When looking for the perfect set of bed sheets we've all been sold the thread-count myth: The higher the thread-count, the better the sheets. Six-hundred, 800, 1000-thread counts must be better right?
Well, sorry folks, but this is just a big, fat lie. You know that fancy, expensive set of sheets you recently bought because the label said 800 thread count? And you assumed, because it said that on the label, it must be true? Unfortunately, it probably isn't.
The reality is that an 800-thread count set of sheets is ACTUALLY a 200-thread count. For years, bedding companies have used shady marketing tactics to sell you fake thread count numbers -- and they continue to do so because it's so profitable. Customers are tricked into believing that they are buying a superior product when the truth is quite the opposite. Don't believe the marketing hype. Here's how it actually works.
An honest 250-thread count sheet set is comprised of 125 vertical threads and 125 horizontal threads woven together. A 750-thread count sheet ALSO has 125 vertical threads and 125 horizontal threads! But in this situation, the manufacturers twist three threads together (similar to how you might braid hair) and then TRIPLE-count the thread!
Furthermore, this triple-ply thread is made with cheaper, weak cotton that requires the extra plys for strength. The lower quality cotton is also much less durable, so sheet makers mask this fact by twisting more fibers together into a fat, ungainly thread!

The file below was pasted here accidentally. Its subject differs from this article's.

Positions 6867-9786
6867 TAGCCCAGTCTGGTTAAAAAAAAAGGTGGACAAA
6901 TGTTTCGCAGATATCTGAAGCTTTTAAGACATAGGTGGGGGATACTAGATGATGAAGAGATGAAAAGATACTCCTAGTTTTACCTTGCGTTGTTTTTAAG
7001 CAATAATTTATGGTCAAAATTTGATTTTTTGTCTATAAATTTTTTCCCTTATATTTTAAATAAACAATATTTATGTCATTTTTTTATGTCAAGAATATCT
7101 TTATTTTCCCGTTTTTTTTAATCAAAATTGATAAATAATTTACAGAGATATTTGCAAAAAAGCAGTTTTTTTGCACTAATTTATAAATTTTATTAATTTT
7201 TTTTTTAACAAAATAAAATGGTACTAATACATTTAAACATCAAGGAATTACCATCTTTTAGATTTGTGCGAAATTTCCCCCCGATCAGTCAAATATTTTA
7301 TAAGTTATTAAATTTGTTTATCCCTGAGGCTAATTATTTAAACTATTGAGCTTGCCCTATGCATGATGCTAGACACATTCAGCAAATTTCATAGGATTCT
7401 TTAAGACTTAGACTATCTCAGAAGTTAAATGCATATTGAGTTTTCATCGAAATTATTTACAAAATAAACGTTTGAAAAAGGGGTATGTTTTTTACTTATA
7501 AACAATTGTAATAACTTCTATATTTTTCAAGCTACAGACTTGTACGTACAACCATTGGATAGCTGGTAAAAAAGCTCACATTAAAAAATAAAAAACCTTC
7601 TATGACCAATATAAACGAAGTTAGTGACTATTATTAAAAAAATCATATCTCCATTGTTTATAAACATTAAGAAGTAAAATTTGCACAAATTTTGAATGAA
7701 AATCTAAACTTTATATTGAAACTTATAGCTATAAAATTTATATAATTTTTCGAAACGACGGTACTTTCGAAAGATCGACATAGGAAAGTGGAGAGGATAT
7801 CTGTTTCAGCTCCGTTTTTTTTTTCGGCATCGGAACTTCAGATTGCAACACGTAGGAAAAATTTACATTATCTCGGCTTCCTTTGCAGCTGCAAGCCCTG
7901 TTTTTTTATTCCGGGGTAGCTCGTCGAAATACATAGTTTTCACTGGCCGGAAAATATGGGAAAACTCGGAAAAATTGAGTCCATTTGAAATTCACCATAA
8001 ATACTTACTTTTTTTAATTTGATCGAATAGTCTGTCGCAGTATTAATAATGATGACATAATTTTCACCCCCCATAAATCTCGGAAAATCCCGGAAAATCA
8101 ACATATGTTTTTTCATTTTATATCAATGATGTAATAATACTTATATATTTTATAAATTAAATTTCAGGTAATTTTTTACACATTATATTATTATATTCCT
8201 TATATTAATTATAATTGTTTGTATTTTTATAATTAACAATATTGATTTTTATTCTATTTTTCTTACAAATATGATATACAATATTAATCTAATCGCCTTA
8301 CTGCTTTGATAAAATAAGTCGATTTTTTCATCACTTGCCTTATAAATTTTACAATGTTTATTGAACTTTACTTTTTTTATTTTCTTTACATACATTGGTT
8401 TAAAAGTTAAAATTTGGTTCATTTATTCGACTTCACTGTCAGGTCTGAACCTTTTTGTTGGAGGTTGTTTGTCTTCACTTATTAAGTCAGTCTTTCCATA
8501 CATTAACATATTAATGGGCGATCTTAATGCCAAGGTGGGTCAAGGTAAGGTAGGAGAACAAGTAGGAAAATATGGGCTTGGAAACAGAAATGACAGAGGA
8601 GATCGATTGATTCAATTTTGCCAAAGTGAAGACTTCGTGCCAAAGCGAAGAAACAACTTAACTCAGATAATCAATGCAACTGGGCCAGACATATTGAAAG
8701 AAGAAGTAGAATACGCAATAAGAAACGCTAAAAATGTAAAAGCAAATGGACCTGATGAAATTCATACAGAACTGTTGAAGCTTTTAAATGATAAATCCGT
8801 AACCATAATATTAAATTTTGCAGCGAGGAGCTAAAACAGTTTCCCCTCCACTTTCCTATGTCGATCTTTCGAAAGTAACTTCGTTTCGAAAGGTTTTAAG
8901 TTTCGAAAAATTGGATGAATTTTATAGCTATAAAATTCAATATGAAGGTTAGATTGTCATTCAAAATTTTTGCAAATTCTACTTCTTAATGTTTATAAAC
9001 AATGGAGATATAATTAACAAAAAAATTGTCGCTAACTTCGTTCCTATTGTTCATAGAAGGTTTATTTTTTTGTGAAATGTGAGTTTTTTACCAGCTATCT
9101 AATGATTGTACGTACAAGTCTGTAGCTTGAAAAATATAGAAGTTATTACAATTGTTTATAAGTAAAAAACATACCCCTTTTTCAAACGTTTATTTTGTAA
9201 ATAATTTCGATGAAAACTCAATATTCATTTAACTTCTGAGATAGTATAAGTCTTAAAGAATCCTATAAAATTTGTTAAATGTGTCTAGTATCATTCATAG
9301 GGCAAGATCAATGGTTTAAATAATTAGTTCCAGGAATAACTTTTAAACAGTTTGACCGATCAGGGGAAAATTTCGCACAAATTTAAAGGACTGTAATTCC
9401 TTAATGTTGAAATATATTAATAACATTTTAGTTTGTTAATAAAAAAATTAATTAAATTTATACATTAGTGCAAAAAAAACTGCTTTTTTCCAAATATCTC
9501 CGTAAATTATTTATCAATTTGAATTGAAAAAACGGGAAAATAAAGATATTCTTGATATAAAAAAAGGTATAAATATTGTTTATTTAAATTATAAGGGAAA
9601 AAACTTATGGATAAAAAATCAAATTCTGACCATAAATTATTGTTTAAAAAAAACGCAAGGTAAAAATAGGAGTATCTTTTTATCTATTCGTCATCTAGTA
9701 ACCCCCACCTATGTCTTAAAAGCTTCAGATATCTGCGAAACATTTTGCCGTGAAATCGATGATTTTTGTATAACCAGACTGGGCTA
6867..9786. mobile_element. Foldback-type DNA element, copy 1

How does this affect you? The combination of cheaper, weaker cotton with multiple plys creates thick, dense sheets that suffocate the airflow around you while you sleep. This steady movement of air is what allows good sheets and bedding to keep you at the perfect temperature for a comfortable sleep. When that airflow is constricted, it adversely affects your body temperature, and causes you to overheat. Instead of restful sleep, you shift and move all night, trying to get comfortable. Additionally, the cheaper cotton will pill heavily on the sleeping surface. This creates a scratchy, abrasive sheet that irritates the skin. Who wants that?
By now you're asking what the heck thread count should we get? First off, look for single-ply yarns made of extra-long staple cotton such as Supima®, which is grown in America. If you can't find extra-long staple cotton, then at least get sheets made of long-staple cotton (which is what the majority of Pima and Egyptian cotton is.) Finally, most quality bedding will be between 180 and 300-thread count. Two-hundred to 250-thread count is generally considered the sweet-spot of optimum durability, softness, and comfort.